Australia: Double dissolution election to weigh on confidence : Potential double dissolution election could dampen business and consumer confidence
April 20, 2016
Australia’s turbulent political scene became further convoluted when, on 19 April, Prime Minister Malcolm Turnbull stated that he intends to hold a double dissolution election, which he anticipates will be held on 2 July. The potential election casts doubts over the future political landscape in a country that has already had four Prime Ministers in the span of two years. The uncertainty over the election will inevitably dampen business and consumer confidence at a crucial moment in Australia’s economic rebalancing act.
A double dissolution election is a mechanism in the Australian constitution designed to resolve deadlocks between Australia’s parliamentary bodies: the Senate and the House of Representatives. The possibility to call for such an event arises when the two bodies fail to agree on a piece of legislation, such an instance is called a trigger event. A double dissolution election puts all seats in both houses of Parliament up for grabs, as opposed to a standard election in which only half the Senate seats are held in contention. This means that should the election work in the government’s favor, it stands to gain more Senate seats, which would make it easier for it to push through legislation.
According to the Prime Minster, this trigger event occurred on 18 April when the Senate voted down the Australian Buildings and Construction Commission (ABCC) bill, signaling a deadlock in parliament. The bill aims at establishing a construction industry watchdog that would curb disputation in the construction industry. The ABCC bill is part of the government’s wider plans to pass a series of labor reforms. The government claims it will minimize graft and expand productivity and competition in the sector, while labor unions, and opposition members of parliament claim it would impinge on workers freedoms and rights. Turnbull’s government has prioritized economic growth and he sees the ABCC as means of stimulating growth in the construction sector.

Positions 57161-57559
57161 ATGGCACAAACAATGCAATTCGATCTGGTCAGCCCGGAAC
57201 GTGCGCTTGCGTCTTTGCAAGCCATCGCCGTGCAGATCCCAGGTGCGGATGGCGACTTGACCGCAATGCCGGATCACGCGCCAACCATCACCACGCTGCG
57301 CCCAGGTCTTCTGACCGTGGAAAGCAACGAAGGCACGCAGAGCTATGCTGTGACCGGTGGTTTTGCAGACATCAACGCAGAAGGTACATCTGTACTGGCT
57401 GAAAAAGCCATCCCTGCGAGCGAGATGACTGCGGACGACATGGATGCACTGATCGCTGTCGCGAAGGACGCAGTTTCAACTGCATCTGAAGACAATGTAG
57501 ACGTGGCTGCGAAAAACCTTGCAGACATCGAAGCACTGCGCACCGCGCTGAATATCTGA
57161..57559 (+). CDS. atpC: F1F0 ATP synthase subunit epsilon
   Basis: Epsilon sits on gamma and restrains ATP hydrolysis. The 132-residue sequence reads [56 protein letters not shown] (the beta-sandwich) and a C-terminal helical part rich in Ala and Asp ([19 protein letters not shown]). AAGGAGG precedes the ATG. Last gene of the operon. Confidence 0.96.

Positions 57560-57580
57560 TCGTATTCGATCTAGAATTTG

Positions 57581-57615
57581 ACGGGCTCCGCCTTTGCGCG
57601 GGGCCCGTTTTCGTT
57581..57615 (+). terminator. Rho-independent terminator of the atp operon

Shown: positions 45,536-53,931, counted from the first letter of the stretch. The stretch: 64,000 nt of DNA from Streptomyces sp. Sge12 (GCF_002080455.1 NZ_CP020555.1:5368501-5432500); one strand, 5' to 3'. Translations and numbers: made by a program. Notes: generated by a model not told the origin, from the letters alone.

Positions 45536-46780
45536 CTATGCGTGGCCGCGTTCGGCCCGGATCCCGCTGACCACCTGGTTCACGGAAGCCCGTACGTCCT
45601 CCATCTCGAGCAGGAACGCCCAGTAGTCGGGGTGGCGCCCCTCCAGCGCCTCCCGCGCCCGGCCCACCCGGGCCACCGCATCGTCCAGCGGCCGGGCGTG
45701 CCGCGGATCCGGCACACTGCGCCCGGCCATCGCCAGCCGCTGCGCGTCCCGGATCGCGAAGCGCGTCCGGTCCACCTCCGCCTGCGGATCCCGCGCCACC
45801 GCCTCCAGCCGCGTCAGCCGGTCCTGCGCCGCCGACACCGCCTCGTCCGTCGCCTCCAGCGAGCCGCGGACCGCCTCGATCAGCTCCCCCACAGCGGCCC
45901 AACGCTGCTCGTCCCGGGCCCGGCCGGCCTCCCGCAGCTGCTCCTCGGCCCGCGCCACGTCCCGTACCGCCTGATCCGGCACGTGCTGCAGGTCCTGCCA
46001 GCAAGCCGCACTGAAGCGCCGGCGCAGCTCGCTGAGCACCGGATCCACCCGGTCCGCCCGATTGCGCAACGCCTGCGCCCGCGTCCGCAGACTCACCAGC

Although the Prime Minister has informally committed to holding a double dissolution, he will formally make the request to the Governor-General 3 May. The Governor-General will have the final decision in calling election although t is widely expected that the Governor General will grant Turnbull’s request.
The government’s support in the poll has been waning in previous months and most polls put the government neck and neck with the opposition in terms of support. This makes the move to call for a double dissolution somewhat precarious as the possibility exists for the governing Liberal party to lose seats in the Senate. The government will have an opportunity to demonstrate to Australians why it deserves another term on 3 May when it delivers it budget speech, thus underpinning the importance of this year’s budget. The official announcement regarding the double dissolution vote will take place before 11 May.
Consumer confidence took another hit in April, falling for the second consecutive month, and business confidence is just now returning to its long-run average. As rates strategist Martin Whetton and Katie Hill from ANZ point out, political uncertainty resulting from the Prime Minister’s call for July elections will no doubt be impacted in these figures during what is now a pivotal moment in the transition from a resource-based economy to a service-sector-led growth model:
“The uncertainty over the election itself will inevitably weigh on confidence and any policy missteps will compound it. […] Any hit to confidence will come at a bad time right now given some signs of slowing retail sales growth recently and continued soft business capex intentions.”
Although the government hopes to streamline the construction industry with the new ABCC bill, it could be putting aspects of the Australian economy at risk.
Author: Robert Hill, Economist